“We can no longer serve his needs.” 

Those were the most gut-wrenching words my momma heart ever heard. And unfortunately, we heard it twice. When the first preschool told us our son was too aggressive, we instinctively blamed them, pulled him out, and found a “more loving school,” the best school in town.

Instantly, his behaviors started again, he declined, and we heard those gut-wrenching words again.

At just three years old, my beautiful boy was asked to leave two preschools.

My heart ached for him. My mind worried. My body was frozen as I pondered what does this mean for our future?

You see, he and his twin were born at 27 weeks. When your child is born at 27 weeks, you’re always kind of waiting for the other shoe to drop. And the shoe finally dropped. Well, both did.

His twin is the poster child for miracle preemie health, deemed “all caught up” at just age two. My son, on the other hand, seems to be constantly challenged by the things all too common to preemiesdelays and struggles.

After three years of therapy and therapists encouraging us “something was off” and they could not put their finger on it, being asked to leave his second preschool was the last straw for us. I knew I needed to do more.

I knew he needed me to be his voice, to advocate for him.

But I couldn’t do it alone. Thankfully due to his therapy support system, we were able to be the best voice for him possible.

We immediately deployed every resource that was humanly possible. Within weeks, he was in a developmental pediatrician’s office, a neurologist’s office having his brain scanned via MRI, and seeing the best therapists in town.

RELATED: I Found Light in the Darkness of An Autism Diagnosis

And then the labels and my worst fears started trickling out, one by one: mild Cerebral palsy, global developmental delays, severe speech delay, severe sensory processing disorder, severe hyperactivity, dyspraxia, executive planning dysfunction, and the biggest gut-punch of all . . .


I will never forget the pain and anguish I felt when our doctor told us he had mild, undiagnosed Cerebral palsy. A brain injury likely causing delays and sensory behaviors.

A brain injury.

My son has a brain injury. I still cannot say those words out loud.

I will never forget hearing the words autism. I had always suspected it—but Level 2 Autism Spectrum Disorder—you could have knocked me over with a feather.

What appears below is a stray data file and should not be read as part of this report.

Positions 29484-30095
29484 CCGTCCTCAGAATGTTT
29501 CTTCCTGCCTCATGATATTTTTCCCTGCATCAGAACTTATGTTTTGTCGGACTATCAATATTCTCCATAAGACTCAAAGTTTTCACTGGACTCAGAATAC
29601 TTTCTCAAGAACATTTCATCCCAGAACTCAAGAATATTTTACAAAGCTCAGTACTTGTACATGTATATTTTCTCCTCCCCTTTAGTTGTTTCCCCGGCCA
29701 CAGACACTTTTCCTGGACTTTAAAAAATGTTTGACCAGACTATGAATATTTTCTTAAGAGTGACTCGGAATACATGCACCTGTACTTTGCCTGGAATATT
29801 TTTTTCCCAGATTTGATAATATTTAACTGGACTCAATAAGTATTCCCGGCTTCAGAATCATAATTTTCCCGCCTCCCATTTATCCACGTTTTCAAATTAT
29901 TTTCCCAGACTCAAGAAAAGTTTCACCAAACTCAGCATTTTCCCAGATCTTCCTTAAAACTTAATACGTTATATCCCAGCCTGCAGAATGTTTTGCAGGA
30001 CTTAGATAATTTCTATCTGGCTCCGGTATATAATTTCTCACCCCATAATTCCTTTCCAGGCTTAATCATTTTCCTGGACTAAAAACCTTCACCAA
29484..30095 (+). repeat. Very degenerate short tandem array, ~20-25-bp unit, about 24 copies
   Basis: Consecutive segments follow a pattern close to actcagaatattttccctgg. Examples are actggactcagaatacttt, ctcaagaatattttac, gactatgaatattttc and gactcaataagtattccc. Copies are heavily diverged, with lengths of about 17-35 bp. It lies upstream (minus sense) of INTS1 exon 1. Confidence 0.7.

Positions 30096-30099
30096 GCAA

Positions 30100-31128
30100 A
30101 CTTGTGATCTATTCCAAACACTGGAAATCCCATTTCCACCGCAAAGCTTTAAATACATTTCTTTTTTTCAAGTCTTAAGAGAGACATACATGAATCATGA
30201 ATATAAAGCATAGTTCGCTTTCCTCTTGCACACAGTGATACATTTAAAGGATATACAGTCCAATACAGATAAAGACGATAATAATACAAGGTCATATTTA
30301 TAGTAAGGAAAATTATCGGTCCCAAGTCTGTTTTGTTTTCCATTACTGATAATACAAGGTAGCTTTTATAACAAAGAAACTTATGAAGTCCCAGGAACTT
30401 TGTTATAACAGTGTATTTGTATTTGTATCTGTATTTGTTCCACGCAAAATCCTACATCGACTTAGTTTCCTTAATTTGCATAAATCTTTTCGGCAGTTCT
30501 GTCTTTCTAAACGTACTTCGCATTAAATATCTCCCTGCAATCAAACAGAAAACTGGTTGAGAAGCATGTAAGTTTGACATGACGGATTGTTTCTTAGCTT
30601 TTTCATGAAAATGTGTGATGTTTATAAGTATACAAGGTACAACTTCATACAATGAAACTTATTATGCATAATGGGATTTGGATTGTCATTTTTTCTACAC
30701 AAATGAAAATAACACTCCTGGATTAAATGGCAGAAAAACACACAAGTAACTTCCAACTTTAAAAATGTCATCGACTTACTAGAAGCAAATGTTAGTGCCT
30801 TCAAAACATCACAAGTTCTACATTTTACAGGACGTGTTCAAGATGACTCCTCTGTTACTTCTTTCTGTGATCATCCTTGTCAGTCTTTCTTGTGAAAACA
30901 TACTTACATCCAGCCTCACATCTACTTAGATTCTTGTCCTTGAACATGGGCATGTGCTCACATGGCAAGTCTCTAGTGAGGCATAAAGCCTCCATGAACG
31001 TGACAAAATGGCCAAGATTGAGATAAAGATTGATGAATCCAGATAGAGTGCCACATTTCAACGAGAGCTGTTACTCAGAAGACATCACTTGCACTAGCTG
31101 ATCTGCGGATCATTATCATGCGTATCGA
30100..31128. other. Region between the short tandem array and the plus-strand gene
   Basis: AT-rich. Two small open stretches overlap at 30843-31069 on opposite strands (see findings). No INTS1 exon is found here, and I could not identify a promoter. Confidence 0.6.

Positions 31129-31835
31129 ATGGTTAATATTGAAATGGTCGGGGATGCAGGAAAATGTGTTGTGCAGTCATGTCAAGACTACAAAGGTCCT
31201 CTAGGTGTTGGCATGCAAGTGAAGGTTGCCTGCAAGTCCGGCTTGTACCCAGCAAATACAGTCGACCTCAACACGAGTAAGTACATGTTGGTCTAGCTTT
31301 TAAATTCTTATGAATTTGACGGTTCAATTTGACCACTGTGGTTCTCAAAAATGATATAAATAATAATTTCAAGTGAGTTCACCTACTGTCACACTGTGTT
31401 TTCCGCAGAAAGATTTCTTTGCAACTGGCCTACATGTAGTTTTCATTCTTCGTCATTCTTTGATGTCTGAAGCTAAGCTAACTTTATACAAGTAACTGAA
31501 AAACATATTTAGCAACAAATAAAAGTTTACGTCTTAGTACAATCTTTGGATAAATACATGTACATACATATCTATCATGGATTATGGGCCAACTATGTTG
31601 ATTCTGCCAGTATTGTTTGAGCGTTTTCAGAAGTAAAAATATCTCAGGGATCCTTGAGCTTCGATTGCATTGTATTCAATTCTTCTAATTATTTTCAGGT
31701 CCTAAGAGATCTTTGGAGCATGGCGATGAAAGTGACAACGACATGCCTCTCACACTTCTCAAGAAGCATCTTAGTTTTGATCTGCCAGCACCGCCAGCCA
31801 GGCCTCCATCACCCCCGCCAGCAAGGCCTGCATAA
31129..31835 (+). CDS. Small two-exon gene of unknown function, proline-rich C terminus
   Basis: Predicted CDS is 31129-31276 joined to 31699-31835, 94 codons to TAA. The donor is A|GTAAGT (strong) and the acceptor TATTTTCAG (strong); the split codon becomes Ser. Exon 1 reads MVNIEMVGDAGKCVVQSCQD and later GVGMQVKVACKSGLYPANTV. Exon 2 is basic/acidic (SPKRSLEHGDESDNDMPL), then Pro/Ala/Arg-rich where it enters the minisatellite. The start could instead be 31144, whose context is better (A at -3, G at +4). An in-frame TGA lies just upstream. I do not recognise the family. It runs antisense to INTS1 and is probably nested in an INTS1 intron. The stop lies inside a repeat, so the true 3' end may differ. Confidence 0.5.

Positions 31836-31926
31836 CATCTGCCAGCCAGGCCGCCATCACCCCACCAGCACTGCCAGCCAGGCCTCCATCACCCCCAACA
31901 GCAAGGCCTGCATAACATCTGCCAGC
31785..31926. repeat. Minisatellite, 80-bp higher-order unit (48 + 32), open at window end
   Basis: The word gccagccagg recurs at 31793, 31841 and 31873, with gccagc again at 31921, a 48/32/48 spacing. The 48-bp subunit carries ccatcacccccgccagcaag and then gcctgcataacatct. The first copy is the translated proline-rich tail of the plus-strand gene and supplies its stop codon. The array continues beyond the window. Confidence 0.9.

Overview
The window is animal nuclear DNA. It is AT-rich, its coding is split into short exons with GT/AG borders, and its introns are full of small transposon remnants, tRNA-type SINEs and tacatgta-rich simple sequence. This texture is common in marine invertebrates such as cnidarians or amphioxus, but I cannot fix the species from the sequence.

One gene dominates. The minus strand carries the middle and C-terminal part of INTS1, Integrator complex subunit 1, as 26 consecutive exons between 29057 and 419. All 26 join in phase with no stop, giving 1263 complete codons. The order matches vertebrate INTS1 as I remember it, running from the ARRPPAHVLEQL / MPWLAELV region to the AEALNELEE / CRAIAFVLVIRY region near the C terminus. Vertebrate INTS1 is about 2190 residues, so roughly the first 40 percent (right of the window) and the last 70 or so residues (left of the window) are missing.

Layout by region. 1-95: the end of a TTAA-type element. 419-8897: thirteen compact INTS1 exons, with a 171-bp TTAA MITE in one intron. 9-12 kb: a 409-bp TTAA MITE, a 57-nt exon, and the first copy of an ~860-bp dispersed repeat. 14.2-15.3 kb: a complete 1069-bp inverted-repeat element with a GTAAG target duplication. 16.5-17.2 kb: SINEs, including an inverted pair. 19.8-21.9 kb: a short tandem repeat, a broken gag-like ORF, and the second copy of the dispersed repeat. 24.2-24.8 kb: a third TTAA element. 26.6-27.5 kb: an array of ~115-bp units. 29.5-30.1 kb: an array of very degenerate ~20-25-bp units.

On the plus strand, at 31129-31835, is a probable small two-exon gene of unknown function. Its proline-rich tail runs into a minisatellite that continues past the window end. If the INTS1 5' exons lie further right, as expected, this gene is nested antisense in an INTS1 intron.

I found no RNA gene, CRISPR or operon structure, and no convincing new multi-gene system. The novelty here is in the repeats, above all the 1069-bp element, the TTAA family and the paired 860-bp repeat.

Diagnoses that were my absolute worst fears as a preemie parent came true. I am still learning, through my own therapy, how to say these diagnoses out loud and how to say “this is not my fault” but that is a story for a different day. I know deeply this is who my amazing boy is meant to be and that together with his support system, he will conquer the world.

As we began to unravel our diagnoses and what they mean for his future, I felt paralyzed.

“He will need long-term and substantial amounts of support and therapy.” My heart sank.

“He will need medication to help relieve symptoms, likely lifelong.” My heart hurt.

But there was no time for me to freeze, just to act.

So, I did what I know how to do best, I started to break away at this battle piece by piece. He needed me.

He continued therapy, and we added even more therapy. Every kind we could get our hands on. Through therapy, he started to find his voice. He got leg braces and was more stable. He worked on fine and gross motor skills. He learned how to start reacting to a sensory explosive environment. He got medicine to help with his hyperactivity and impulse control and another to address his anxiety.

Piece by piece, his confidence grew. He smiled and laughed more.

We took a pause from school, and we let him have the best summer ever. He was so happy. While his days were filled with fun activities with their nanny, swimming at Grandma’s, staying up late, and lots of ice cream cones, I searched every school thoroughly.

And we found the one.

To parents of mildly disabled children, you know how hard finding the right school can be. He was too typical for special education, yet too atypical for a large classroom. He needed a school with a small classroom, lots of structure, and lots of love. Let me just say, when you know, you know. Go with that school!